Facts about Working with Amy
and perhaps, some things you might want to know about tattooing:
I feel that one of the biggest misunderstandings in the profession of tattoos is the difference between a tattooer, and a tattoo artist. Moreover, the difference of a tattoo, and custom tattoo artwork.
As much as I detest word-policing and the need for titles/labels, I feel that the distinction between a tattooer and a tattoo artist is significant enough to discuss here. Before I do, let me go on record as saying that neither are better than the other, they are simply different experiences and products. It’s just important to know who to go to with your requests and how to set your expectations appropriately (in the interest of saving everyone’s time, money, and limited skin). Also, be assured that both professions are governed under health code regulations and must be licensed (depending on state) to operate.
Personally, I consider myself a Tattoo Artist. I think of myself as an artist first actually, and when I came to the profession of tattooing, it was with the want to do “my art.” Also, I do love the integration of people and the shear challenge of the body as a canvas. Looking at the body as something that needs to have a certain application of tattoo/art so that the tattoo serves, not only the meaning/concept, but the body itself. Moreover, I’ve learned that when I stick to what entices my eye, and I work my custom designs that way, I attract people who are perfect clients. They love my art and want to give their bodies to my creative process (because I illustrate my vision of the world in a consistent way that they find beautiful.)
*Tattoo Artists usually have one or two styles that they work in exclusively. They make very specific expressions, and seek the kind of recognition that we have of someone like Van Gogh, or Leonardo DaVinci. When you see a Van Gogh, you know it’s a Van Gogh.
Tattoo Artists are more students of the arts and from there, blend their love of art, with their passion to take on the media/craft of tattooing. They design things that have never been, and so, need someone willing to relinquish freedom to the artist to comment on their concepts. Each artist operates in their own way, and it’s important to be willing to wait. When you’re trying to design an epic piece of art, that you hope to wear forever, you want to be certain about your artists and in getting something that you will be proud of for a lifetime. As Tattoo Artists, that is a consideration of ours, as it is our name that we are marking you with. We are honored and thankful for our clients and only seek to make them as beautiful as we can.
Keep in mind that this is also our way to pay bills. We have fused our passion with our need to make money. Like all things that are big purchases, this takes extreme commitment of time, money, pain, and to the process of your chosen artist.
Another thing to note about a lot of custom Tattoo Artists, is that they typically go off appointment only. Rarely will you find them available on a walk-in basis, if you can walk-in at all. Most of these artists find themselves in private studios.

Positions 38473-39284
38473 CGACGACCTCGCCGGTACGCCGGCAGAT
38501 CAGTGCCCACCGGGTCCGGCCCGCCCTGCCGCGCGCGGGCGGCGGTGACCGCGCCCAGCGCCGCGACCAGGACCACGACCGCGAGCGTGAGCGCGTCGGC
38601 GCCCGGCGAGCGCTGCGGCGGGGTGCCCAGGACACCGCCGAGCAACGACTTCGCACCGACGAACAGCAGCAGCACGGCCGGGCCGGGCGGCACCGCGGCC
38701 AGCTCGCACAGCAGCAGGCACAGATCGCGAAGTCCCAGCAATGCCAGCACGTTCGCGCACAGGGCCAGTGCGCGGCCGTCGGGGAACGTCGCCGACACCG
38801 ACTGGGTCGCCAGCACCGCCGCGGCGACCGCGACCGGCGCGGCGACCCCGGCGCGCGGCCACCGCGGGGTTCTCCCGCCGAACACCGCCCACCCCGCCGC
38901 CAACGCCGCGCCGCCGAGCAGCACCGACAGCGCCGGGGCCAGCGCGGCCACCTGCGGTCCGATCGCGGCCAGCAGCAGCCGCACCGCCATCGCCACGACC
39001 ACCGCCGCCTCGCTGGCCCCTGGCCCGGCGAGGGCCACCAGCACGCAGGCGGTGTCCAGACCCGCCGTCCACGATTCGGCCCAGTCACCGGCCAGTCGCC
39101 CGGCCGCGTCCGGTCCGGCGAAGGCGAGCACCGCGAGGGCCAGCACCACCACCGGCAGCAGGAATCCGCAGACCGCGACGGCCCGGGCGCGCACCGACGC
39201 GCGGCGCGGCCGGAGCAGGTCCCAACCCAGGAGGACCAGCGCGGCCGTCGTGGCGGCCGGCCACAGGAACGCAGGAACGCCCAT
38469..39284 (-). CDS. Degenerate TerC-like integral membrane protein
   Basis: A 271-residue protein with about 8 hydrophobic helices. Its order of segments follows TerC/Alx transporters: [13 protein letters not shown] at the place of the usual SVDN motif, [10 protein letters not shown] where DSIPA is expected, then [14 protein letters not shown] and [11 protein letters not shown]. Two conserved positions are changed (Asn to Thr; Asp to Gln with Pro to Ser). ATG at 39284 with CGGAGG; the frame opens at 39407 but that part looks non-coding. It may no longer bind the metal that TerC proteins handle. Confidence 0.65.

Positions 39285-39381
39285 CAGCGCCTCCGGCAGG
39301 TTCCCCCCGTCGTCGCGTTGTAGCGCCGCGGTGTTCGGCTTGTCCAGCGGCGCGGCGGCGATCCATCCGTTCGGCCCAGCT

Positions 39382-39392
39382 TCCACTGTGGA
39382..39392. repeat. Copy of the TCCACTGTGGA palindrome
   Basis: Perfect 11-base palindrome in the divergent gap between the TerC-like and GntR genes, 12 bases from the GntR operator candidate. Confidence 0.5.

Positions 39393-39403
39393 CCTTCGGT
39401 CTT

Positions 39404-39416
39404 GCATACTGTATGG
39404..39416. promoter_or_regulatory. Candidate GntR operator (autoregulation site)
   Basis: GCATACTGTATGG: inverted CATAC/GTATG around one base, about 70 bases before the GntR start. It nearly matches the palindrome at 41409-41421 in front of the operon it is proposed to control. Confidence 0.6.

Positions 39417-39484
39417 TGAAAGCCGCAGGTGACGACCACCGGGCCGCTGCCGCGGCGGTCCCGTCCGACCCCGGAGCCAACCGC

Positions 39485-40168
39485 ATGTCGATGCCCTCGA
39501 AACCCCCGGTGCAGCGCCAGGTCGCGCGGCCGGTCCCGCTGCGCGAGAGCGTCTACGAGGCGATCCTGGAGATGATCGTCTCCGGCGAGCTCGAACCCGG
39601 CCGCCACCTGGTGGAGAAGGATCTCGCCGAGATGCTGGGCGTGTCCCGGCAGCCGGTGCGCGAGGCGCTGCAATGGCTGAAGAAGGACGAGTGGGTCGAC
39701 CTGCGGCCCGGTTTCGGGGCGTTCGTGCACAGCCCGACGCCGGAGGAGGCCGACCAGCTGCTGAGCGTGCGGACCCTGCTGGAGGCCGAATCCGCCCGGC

*A Tattooer is much like a tradesman who knows machinery well, and is efficient at doing the job/task set before him or her. These are people who are great for doing direct copying of fonts, logos, symbols, or any other types of imagery that do not require alteration or adjustment. A great example of a project that might interest a Tattooer is: If a client has their mother’s signature, and wanted to get it tattooed on the wrist. This would definitely be the type of project to take to a Tattooer.
*Tattooers are also good at doing Flash art. (Flash: pre-drawn designs that have been designed specifically to be tattooed in bulk because they explore broad themes, and are more about getting tattooed in the moment, than in designing something for a lifetime.) Flash art is great if you’re visiting a major city, and are the type to mark your body along with your travels. You might go to New Orleans and walk into a street shop (Street Shop: tattoo shops located on main strips of industry, who welcome walk-ins), and see a cute VooDoo doll that you’d like to get to mark your visit. This is a good example of what a Tattooer might be interested in doing.
*Note about walk-ins: If you walk in, you have to be prepared to walk out, or spend your whole day waiting at a tattoo shop to get the work you want. Sometimes a shop will take a deposit and give you a time for later in the day, however, there is no guarantee with this type of tattoo acquisition. If you don’t plan for it… it might not happen! Again, make certain to set your expectations appropriately, and with respect that there is only so many hours in a work day.
*Most Tattooers don’t care about being original. They aren’t attached to artistry, so much as the skill in putting ink into the skin efficiently, and accurately. They are highly skilled people who are very happy to see walk-ins, and to accommodate you if you are clear about what you want, and are willing to provide a lot of quick decisions so that they can get to your requests, and make you happy quickly and efficiently. Most Tattooers I’ve met, like to leave their work at work, and live their passions in their personal lives. They mostly like the look of tattoos and being in an environment where they can put their hands to a task, and make people happy consistently and quickly.
Some facts to know about cover-ups in general:
* Black cannot be covered up by any other pigment but black. Black in the skin can be muted by colors, but it’s really only lightened to a mid to light grey (cool or warm grey, depending on the color used).
* The only way that black pigment can be removed from the skin is by laser, or Tattoo Away treatments (do your research about both laser and Tattoo Away. Explore your options and discuss them with your tattoo artist). Hence, when considering a cover-up, be sure to consider the concentration of black in the current tattoo.
* It’s also important to manage expectations: Cover-ups are meant to distract from the original tattoo and mask it with a tattoo that doesn’t allow for the viewer to know what was underneath; this means that the old tattoo might not be completely “covered” by the new… it’s just going to be over powered by the new image. Often times, with a knowing eye, people can see that the new tattoo is a “cover-up”, but they will not be able to see what was originally there. This is typical and to be expected, especially if the client isn’t willing to lighten the old tattoo with laser or Tattoo Away.
Some facts to know about commissioning ‘ME’ to do a cover-up: